A few weeks ago, I co-facilitated a daylong workshop on personal storytelling and participatory media for staff of Futures Without Violence. At one point, I asked participants to respond to a timed writing prompt and then pair up with a colleague to share and discuss the experience.
I decided to address the prompt, too, and I was surprised by how quickly the following memory surfaced. It feels right to share it this month, in recognition of Gay Pride. While it’s true that things have changed dramatically since the time it occurred (in the late 1980s) – even President Obama acknowledged the importance of June this year; better late than never – a glance at the work of Human Rights Watch shows that fear and struggle are still daily realities for many people around the world who identify as LGBTQ.
In the U.S., a recent article in Colorlines reveals that hate violence is alive and well, and though increased reporting on the tragic topic of queer youth suicide has brought about efforts like the fantastic It Gets Better Campaign, I know from our Center’s storytelling work in partnership with queer youth initiatives that the depression and hopelessness which often result from having to confront homophobia and heterosexism continue to present grave dangers to the well-being of young people growing up LGBTQ and to their ability to advocate for their rights. This is not ok.
I’m grateful that my girlfriend and I were among the lucky ones so many years ago. The men who provoked us used only their words, not their bodies. And they stopped following us after a couple of blocks. A lot has changed in my life since the incident I describe below. But some things haven’t, like my commitment to supporting equal rights and social justice for all. Of course, I don’t really know what difference it will make to share this moment of my own terror. I guess I hope that in some small way it will contribute to the mission of my colleagues at Futures, which is, simply, to create a world of futures without violence. A world where people aren’t ever made to feel helpless because of their gender identity or because of who they love.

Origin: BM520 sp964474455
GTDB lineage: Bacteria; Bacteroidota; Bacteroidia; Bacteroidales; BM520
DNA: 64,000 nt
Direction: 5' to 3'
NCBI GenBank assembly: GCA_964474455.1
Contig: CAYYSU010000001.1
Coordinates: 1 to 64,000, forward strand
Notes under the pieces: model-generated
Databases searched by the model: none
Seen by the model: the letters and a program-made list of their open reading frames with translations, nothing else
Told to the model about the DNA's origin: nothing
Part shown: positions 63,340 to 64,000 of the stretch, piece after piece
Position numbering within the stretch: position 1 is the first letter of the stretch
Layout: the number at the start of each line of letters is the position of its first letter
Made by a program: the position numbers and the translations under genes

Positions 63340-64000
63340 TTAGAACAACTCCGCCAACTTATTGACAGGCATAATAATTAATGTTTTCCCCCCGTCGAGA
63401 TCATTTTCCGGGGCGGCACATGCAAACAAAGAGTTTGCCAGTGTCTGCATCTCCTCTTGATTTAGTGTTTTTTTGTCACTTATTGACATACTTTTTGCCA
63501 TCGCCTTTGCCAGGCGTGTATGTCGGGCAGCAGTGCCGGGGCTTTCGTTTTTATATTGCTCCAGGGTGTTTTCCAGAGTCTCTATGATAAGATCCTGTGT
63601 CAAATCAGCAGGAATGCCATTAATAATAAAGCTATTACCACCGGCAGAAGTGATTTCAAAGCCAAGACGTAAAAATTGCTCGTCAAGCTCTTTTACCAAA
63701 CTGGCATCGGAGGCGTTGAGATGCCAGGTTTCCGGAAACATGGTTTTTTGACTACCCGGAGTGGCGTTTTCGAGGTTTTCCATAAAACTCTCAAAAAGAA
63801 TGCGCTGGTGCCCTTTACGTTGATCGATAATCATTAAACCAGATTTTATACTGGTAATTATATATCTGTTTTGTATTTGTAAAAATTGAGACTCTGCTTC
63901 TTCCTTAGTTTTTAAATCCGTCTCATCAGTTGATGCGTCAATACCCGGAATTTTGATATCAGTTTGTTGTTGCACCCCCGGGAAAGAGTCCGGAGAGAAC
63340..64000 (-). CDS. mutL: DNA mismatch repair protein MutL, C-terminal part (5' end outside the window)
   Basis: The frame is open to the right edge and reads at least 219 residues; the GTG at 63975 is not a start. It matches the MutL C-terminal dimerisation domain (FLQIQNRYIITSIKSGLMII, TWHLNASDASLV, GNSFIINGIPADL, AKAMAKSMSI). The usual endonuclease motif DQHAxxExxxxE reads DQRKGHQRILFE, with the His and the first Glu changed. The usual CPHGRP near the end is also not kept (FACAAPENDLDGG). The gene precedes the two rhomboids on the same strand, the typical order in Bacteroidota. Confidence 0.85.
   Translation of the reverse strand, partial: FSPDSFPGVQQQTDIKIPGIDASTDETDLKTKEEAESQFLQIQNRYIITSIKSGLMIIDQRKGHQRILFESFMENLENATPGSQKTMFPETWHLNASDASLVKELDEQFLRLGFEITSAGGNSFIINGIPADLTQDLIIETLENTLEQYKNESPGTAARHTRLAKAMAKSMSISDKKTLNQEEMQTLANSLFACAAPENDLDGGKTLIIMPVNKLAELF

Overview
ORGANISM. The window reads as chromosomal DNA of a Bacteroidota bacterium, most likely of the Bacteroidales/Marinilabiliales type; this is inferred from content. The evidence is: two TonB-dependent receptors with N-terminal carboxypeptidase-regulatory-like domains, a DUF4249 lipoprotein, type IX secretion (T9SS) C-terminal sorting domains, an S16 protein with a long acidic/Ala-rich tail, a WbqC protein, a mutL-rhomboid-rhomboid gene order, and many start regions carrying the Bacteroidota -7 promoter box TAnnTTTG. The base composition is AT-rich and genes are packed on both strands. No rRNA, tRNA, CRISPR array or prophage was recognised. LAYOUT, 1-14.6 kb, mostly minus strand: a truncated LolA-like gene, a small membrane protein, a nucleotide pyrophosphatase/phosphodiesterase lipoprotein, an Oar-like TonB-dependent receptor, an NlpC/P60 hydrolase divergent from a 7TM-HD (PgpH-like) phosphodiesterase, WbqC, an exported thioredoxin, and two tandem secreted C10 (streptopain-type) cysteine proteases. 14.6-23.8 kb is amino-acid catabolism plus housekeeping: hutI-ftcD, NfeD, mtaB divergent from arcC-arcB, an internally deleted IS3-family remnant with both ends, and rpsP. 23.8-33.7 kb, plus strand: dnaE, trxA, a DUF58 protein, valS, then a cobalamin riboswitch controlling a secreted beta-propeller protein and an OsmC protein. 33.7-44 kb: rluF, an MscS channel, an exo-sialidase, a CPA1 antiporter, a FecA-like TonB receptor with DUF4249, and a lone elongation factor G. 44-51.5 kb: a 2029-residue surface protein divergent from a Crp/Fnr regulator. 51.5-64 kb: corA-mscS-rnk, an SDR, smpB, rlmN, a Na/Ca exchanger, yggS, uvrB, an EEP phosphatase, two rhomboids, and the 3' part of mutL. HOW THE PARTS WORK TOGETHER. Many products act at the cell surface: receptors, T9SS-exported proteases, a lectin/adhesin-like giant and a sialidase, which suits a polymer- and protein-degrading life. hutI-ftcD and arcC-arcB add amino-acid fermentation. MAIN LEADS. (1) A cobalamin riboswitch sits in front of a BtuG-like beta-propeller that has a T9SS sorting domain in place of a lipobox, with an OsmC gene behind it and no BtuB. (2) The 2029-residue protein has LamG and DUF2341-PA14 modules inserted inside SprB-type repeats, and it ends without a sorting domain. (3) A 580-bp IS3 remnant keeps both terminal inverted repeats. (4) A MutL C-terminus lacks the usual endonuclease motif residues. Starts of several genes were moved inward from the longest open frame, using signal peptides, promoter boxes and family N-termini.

Here is the writing prompt I used at the Futures workshop: describe a moment when you felt helpless...
...and here is what I wrote:
The words were thrown hard, they pierced our eardrums like a fingernail scratching a blackboard.
My girlfriend walked faster, and I lengthened my steps to meet hers. We didn’t say anything; I just clutched her arm tightly. I felt cold in the crisp fall air. My heart was beating so fast I thought it would jump out of my chest.
We were in North Beach, on a dark, narrow street, late at night. I listened carefully to make sure their footsteps weren’t behind us. I couldn’t relax until we got to the car. As soon as we climbed inside, I locked the doors and let out all the breath I could, pressing my stomach to the back of my body. We looked at each other, we still didn’t say anything.
What was there to say? It was 1988. We were magically in love. We lived in San Francisco. Things like this weren’t supposed to happen.